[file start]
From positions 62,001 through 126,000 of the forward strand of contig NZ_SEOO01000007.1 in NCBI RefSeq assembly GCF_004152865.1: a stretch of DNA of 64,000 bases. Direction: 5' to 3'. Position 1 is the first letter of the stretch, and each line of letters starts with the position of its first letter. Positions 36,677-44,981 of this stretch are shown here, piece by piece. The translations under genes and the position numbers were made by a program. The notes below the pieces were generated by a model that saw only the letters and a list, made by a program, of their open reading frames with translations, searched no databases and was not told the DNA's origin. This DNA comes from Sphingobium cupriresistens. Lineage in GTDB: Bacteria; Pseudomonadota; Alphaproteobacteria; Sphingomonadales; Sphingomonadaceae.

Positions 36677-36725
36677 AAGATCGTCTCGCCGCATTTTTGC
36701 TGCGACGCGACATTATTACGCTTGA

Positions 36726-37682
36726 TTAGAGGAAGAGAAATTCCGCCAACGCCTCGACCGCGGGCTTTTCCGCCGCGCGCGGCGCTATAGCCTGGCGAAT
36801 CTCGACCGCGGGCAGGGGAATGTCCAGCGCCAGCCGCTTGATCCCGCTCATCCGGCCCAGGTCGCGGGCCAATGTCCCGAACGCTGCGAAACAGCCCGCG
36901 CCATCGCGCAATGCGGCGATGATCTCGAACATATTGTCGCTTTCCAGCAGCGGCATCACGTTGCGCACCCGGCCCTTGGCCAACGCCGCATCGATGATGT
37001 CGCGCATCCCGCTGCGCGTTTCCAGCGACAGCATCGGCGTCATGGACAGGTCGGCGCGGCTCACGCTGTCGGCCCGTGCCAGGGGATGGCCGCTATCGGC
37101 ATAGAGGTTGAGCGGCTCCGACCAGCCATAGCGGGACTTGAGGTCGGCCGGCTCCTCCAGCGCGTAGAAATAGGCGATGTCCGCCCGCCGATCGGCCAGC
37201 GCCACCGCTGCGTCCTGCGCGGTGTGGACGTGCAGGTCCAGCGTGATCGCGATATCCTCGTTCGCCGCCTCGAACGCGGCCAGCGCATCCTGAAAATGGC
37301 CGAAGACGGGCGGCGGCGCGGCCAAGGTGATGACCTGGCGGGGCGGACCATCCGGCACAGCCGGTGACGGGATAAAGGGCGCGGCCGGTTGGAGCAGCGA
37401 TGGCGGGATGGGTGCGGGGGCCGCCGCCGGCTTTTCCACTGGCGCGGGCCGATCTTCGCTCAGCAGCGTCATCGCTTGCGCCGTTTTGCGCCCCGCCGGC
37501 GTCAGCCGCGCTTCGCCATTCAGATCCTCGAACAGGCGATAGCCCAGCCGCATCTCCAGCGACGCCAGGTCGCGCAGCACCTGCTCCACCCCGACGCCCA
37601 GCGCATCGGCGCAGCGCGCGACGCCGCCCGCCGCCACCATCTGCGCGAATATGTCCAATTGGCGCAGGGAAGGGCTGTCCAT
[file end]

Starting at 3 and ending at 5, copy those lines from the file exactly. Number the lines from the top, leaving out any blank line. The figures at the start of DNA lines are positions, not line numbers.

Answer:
36677 AAGATCGTCTCGCCGCATTTTTGC
36701 TGCGACGCGACATTATTACGCTTGA

Positions 36726-37682